Sun | Oct 2, 2022

Bamboo fingered in Lucea flooding déjà vu

Persons lighting fires under bridge urged to stop

Published:Thursday | August 18, 2022 | 12:09 AMBryan Miller/Gleaner Writer
Homer Davis (third right), state minister in the Office of the Prime Minister - West, on an inspection tour of the troubled Riley River at the eastern end of Lucea, Hanover, where bamboo gathering beneath a bridge has resulted in the flooding of the town.
Homer Davis (third right), state minister in the Office of the Prime Minister - West, on an inspection tour of the troubled Riley River at the eastern end of Lucea, Hanover, where bamboo gathering beneath a bridge has resulted in the flooding of the town. Also on Wednesday’s tour were (from left) Hanover Western Member of Parliament Tamika Davis; Lucea Councillor Easton Edwards; Lucea Mayor Sheridan Samuels; National Works Agency technical officer Gareth Bernard; and Hanover Municipal Corporation technical officer Dwayne Johnson.

WESTERN BUREAU:

Bamboo blocking the flow of the Riley River at the eastern entrance to Lucea has again resulted in the flooding of Hanover’s seaside capital.

The material, which is gathering in the vicinity of the Riley Bridge, created havoc on Tuesday night, weeks after a similar incident.

The Gleaner has been informed that the National Works Agency (NWA), which has responsibility for clearing the channel, has been repeatedly notified of the blockage by the Office of Disaster Preparedness and Emergency Management representative in Hanover, Kenisha Stennett-Dunbar, and Lucea Division Councillor Easton Edwards.

On previous occasions, the NWA told The Gleaner that estimates would have to be prepared and sent to its Kingston offices for approval before any work could begin.

Councillor Edwards expressed disgust at the situation, saying that the flow of the river was being hindered too often.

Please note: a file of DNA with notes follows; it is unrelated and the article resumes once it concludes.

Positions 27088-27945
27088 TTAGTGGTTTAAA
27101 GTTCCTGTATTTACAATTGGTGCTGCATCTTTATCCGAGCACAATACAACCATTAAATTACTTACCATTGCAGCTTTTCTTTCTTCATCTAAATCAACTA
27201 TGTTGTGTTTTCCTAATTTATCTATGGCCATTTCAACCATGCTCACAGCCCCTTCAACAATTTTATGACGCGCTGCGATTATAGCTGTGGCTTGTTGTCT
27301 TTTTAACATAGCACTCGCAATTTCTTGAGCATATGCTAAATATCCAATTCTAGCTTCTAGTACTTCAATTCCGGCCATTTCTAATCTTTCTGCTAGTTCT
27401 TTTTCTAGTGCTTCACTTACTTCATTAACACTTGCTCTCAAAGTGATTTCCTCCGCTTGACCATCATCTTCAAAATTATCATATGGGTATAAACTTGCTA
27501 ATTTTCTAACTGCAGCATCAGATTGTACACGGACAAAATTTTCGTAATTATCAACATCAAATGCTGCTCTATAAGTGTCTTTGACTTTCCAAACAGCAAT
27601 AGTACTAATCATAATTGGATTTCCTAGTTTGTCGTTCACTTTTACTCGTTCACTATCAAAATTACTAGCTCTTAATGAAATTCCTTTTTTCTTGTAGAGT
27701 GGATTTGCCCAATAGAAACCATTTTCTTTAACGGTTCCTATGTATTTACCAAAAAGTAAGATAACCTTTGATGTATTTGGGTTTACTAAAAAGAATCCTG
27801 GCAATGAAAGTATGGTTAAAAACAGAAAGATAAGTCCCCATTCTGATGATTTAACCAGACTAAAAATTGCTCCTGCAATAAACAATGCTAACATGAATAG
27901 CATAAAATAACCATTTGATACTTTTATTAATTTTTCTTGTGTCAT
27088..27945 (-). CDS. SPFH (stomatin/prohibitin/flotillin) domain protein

“This parish is the second largest producer of bamboo in this country. Bamboo is on either side of the Riley River ... . It should be of the highest importance that some amount of money is set aside that in the event that it is blocked, something can be done about it,” added Edwards.

He said that there needs to be routine maintenance.

Edwards further expressed concern that fires are reportedly being lit under the bridge in an attempt to clear the blockage, contending that this could eventually compromise the structure, which provides the only eastern entrance to Lucea.

“The bridge cannot take fire. When you burn concrete, then you are affecting the structure, and if we lose that bridge, what is going to happen to our tourism sector? What is going to happen to people who have to go to work and commute across that bridge?” Edwards questioned.

During a tour yesterday, Homer Davis, state minister in the Office of the Prime Minister – West, condemned the practice and urged those responsible to desist.

“It is illegal to burn fires in a public place, so there are no two ways about it,” he said as signs of scorching were observed on nearby trees, water mains, and on the underside of the bridge.

Davis was touring the troubled area with Hanover Western Member of Parliament Tamika Davis, Lucea Mayor Sheridan Samuels, Councillor Edwards, and technical officers from the NWA and the Hanover Municipal Corporation.

NWA Western Community Relations Officer Janel Ricketts told The Gleaner that burning is never part of the contractual agreements for clearing the bamboo and that the agency has not given any person permission to light fires in the area.

“We do not condone burning. That is never a part of the standards and procedures to do our work,” she said, promising to launch an investigation into the claim.

Ricketts said that a contract to clear the bamboo from under the bridge has been given out and that work began on Monday.

She added that work to clear bamboo from under the old Kew Bridge, located a few kilometres to the east of the Riley Bridge, has been completed.

bryan.miller@gleanerjm.com